Sword in the Storm by David Gemmell Book 1 in the Rigante Series

Picking up a David Gemmell book for me lately is the equivalent of returning to the childhood home you grew up in after a long absence. We know the type of story Gemmell is going to tell, the characters are rock solid, and the Heroic Arc of our characters will be filled with happiness, loss, and redemption. Except with Sword in the Storm I got to see so much more from Gemmell and I am kicking myself for not reading this series sooner. The side characters are just as important to the story as our main hero and they go through moments of intense pain and loss that I couldn’t possible put into words. We have a story of pride, honor, friendship, war, and the many tragic moments that life brings to humans. This is the best book I have read by David Gemmell and it is not even close.

Sword in the Storm is the tale of the Rigante warrior who will grow up to be know as a vicious killer and warrior to his enemies known as Demonblade due to each one being a different color. To the Rigante tribe he is known as Connavar, born in a storm that destroyed his father’s sword and ultimately led to his death. It was from that time moving forward that Connavar would be named Sword in the Storm and his legend will grow from there. Although Connavar is the main character, we will get view points from several different characters as well. First we have Ruathain, friend to Connavar’s father and was in battle when he fell to the enemy. Ruathain came back from the war to marry Connavar’s mother Meria but will always carry grief and pain for not keeping his promise to return his friend to his family. Meria is also a view point and we see from her perspective the challenges of losing a loved one through depression and resentment. David Gemmell puts us as the reader through the hardships of family dynamics and I have never felt so attached to these types of scenes until now.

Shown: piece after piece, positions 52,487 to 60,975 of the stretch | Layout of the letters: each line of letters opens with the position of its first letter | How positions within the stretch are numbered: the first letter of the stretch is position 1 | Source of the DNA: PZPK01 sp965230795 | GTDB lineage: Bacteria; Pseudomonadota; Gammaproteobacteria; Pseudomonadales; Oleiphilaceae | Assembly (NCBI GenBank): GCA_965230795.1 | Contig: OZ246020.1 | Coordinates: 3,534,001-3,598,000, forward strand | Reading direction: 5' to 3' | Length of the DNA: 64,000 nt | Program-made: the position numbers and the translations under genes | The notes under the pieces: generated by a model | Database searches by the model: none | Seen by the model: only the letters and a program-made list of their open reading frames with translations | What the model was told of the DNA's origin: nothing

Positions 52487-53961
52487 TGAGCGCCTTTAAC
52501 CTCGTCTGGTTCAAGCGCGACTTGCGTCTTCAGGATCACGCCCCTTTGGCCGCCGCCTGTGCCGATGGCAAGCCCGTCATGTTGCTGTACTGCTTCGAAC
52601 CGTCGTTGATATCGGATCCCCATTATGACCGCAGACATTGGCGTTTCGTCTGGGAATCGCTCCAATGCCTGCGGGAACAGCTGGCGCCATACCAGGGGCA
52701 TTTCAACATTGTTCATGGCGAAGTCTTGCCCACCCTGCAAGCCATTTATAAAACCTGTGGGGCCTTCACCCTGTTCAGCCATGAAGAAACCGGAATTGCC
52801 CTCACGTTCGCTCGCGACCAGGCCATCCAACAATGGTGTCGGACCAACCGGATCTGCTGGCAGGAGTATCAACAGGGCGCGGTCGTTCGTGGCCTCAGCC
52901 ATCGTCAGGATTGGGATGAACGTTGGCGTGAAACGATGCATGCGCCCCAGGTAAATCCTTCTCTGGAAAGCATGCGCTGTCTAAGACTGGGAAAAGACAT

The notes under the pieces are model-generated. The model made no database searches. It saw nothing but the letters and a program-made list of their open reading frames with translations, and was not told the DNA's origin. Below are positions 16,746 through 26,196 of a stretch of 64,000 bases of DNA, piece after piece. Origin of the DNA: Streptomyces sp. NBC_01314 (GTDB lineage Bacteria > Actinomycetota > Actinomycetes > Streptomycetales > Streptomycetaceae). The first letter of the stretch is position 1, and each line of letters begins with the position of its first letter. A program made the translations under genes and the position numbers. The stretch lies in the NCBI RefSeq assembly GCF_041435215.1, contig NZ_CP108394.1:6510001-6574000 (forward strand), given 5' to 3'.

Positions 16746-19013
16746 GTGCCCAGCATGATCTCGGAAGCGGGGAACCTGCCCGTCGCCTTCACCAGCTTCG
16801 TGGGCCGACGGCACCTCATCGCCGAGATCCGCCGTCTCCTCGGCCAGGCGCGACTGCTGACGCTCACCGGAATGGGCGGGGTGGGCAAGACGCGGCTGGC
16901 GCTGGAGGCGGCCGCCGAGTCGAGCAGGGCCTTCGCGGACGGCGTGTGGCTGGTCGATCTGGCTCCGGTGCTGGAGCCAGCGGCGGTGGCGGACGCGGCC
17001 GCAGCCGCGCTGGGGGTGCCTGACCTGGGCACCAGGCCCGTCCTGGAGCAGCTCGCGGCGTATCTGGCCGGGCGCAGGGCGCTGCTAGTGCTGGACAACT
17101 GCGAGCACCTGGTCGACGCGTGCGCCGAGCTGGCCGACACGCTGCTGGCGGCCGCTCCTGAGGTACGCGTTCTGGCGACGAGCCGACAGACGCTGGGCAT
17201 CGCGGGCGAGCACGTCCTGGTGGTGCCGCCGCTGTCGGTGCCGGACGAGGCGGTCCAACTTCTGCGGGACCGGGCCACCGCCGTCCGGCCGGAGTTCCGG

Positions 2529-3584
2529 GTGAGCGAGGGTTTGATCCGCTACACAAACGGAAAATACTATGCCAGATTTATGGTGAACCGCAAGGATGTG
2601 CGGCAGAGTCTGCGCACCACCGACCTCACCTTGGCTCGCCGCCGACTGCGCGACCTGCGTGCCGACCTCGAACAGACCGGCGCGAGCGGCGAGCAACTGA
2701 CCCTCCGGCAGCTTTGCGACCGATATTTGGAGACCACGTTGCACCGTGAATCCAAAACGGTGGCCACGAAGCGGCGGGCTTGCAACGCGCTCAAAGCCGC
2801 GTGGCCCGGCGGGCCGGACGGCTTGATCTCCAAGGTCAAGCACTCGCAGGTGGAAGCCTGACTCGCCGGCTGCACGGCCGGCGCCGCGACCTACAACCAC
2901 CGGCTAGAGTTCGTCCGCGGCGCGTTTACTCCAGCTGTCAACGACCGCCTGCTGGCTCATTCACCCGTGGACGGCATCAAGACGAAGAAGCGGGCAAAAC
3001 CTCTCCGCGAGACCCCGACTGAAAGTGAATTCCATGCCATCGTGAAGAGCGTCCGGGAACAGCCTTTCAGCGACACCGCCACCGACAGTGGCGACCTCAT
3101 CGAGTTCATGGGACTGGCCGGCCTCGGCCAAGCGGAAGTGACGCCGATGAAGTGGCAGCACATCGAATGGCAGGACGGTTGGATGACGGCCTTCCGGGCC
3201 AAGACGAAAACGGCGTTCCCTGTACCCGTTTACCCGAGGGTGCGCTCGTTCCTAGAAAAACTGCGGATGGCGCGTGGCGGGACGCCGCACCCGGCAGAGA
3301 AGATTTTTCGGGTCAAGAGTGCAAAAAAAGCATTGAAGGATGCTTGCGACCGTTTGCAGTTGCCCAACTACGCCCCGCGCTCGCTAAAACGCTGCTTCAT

Banouin is a traveling merchant living in the Rigante region originally from the Empire of Stone. It is through Banouin that Connavar will learn to fight and the military tactics of his enemy. There are more characters to discover but I will let the readers discover these amazing characters for themselves. The magic that is prevalent in the Rigante series revolves around the Seidh, a mythical race of gods who live in the Wishing Tree Woods. When Conn saves a fawn from the brambles, he is gifted with a knife of unknown worth and power. Later Conn will encounter the Morrigu, also known as the Goddess of death and mischief, asking what Conn most desires in this world. Conn answers glory and he shall have it. From here the Rigante gets visitors from across the sea and it is realized that war will be coming to Conns home. He must travel across the sea with Banouin as his guide to learn more about his enemy and I will stop here. Can’t ruin all the fun!

David Gemmell is the master of Heroic Fantasy and will never shy away from throwing a few gut punches every few chapters. The interactions between his characters are so well realized, I feel like I could talk to them through paper and they will answer me back. The adventure is not the main focus of the story but meant to drive the plot forward while we are dealing with the many choices of our characters. One man’s or woman’s accolades will lead to another’s resentment and envy as we get to see both sides of that coin. As legends grow, it is often misunderstood that the person behind the mask is almost never who we have envisioned. Pain and darkness reside behind those eyes and one way or another it will be unleashed.

For those you who have not read anything by David Gemmell, I implore you to pick up Sword in the Storm. Classically written heroic fantasy with some of the most complex and addictive character writing in the genre today. It is a shame that David Gemmell past away while he was still in his writing prime but don’t let this series pass you by. It was just the type of story I needed to dive into and book 2 is right around the corner.

Cheers!

5 Comments

  1. How does this compare to his Drenai saga? I tried to read that later in my fantasy life and it was old hat by the time I got around to it (not Gemmel’s fault but something that was made quite evident to me by the 3rd book).

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